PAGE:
Australopithecus - ancestor of man?
The australopithecines are an extinct genus of hominids. The name derives from the location (South Africa) of the first fossil of this genus (Latin australis for "south" and Greek pithekos = "monkey"). The fossil, known as the Taung Kid, was discovered in 1924 in a quarry near the South African city of Taung. Meanwhile, more than a dozen finds have been made in Africa, of which the majority in East Africa.
The Australopithecus lived in the Pliocene 4 to 2 million years ago. With a size of about 1.2m and a weight of 35kg, he belonged to the smallest genus of hominids. It is probable that the genal Homo emerged from the Australopithecines, presumably by anagenesis. With a brain volume of 450 - 550 cm³, the brain corresponded to about one third of the brain size of today's Homo sapiens.
The anatomy of Australopithecus suggests at least a temporary locomotion on two legs. Because of the primary habitat in the forest and on trees, however, the upright walk can hardly have been a time stable alternative. From the fossil finds one knows that the Australopithicinen predominantly in forests and near rivers lived. Therefore, locomotion on all fours at the Australopithecines may have been the preferred one.
In addition, wear of the dentition is in favor of a predominantly plant-based diet of leaves, roots, fruits and nuts. A possible use of tools could not be definitively proven on the basis of the found fossils.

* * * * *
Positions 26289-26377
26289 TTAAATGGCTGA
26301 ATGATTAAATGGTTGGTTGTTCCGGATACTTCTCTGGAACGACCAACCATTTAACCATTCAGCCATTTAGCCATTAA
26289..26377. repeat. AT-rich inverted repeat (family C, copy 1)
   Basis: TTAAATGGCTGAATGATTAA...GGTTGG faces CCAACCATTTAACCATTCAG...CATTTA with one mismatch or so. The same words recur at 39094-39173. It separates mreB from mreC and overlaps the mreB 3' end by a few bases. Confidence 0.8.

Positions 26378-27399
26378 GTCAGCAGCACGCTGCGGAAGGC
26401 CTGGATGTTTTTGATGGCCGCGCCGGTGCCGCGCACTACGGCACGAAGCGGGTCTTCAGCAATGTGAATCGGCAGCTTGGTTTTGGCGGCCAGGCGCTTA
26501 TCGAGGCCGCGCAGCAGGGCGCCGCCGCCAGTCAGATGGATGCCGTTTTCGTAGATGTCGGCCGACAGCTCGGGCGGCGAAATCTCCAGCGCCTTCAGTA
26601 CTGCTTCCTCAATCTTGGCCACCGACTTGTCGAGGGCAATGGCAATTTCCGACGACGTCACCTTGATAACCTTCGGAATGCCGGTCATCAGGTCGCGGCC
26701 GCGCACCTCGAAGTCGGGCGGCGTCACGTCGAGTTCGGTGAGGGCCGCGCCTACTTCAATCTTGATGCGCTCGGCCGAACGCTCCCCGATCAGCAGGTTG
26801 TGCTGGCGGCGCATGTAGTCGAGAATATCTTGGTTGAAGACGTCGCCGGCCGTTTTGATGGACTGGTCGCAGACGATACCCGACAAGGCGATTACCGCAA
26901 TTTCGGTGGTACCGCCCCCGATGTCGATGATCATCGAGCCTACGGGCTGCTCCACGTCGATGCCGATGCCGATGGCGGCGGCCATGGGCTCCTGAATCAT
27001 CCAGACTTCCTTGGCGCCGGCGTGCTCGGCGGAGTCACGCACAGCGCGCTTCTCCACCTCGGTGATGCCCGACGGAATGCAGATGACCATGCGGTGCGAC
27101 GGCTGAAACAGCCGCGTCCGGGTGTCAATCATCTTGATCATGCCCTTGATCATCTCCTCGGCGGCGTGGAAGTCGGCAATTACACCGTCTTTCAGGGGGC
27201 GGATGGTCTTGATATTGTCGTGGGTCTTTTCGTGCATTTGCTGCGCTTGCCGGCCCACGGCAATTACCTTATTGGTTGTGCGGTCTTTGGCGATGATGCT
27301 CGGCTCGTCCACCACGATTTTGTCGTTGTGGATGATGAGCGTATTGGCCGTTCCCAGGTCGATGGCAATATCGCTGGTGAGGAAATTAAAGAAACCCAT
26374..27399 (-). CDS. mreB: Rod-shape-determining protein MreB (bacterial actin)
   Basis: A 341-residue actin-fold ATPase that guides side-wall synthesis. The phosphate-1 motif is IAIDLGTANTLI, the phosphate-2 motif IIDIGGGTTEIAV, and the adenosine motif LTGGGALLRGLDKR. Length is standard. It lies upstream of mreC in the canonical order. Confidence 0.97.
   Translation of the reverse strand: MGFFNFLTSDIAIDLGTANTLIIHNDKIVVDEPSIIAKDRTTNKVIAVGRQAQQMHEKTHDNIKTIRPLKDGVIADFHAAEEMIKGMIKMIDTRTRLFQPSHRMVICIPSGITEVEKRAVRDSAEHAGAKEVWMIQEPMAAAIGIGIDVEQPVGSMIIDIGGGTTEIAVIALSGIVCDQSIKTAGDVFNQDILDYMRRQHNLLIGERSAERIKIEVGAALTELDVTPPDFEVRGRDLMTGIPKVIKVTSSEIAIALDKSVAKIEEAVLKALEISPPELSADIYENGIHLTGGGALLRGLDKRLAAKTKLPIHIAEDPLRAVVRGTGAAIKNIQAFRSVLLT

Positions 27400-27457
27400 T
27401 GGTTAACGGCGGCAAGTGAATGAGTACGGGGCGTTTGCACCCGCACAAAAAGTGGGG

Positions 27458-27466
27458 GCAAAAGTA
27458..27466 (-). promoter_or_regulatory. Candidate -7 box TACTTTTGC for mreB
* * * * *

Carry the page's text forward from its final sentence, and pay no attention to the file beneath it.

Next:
However, it is extremely difficult to reconstruct Australopithecus' exact way of life, as fossil finds are extremely rare on the one hand, and virtually no complete skeleton was found on the other hand. Conclusions on the lifestyle refer to a few pieces of bone or bone fragments. Also, the 1974 discovered partial skeleton of an Australopithecus afarensis named 'Lucy', consisted of less than 40% of the original skeleton. Nevertheless, this was one of the most media-effective finds ever, just because of its relatively good state of preservation and the amount of bones.
The different types of Australopithecines
A. anamensis: 4.2 - 3.9 million years, East Africa, at least 40+ finds
A. afarensis: 3.8 - 2.9 million years, East Africa, at least seven finds
A. africanus: 3.0 - 2.1 million years, South Africa, at least four finds
A. bahrelghazali: 3.5 - 3.0 million years, Central Africa, at least one find
A. garhi: 2.5 - 2.2 million years, East Africa, at least one find
A. sediba: 2.0 - 1.8 million years, South Africa, at least two finds
|Surname:||lat. 'australis' = south; Greek 'pithekos' = monkey|
|first record:||1924 in Taung (South Africa)|
|Period:||4 - 2 million years (Pliocene)|
|height:||about 1.1m - 1.4m|
|mass:||about 30 - 40kg|
|species:||A. anamensis, A. afarensis, A. africanus, A. bahrelghazali, A. garhi, A. sediba|
|circulation area:||East Africa to South Africa|
|brain volume:||450 - 550cm³|
|food:||mostly vegetable food|
|tool use:||not proven yet|
|Walking upright:||Yes, but only temporarily|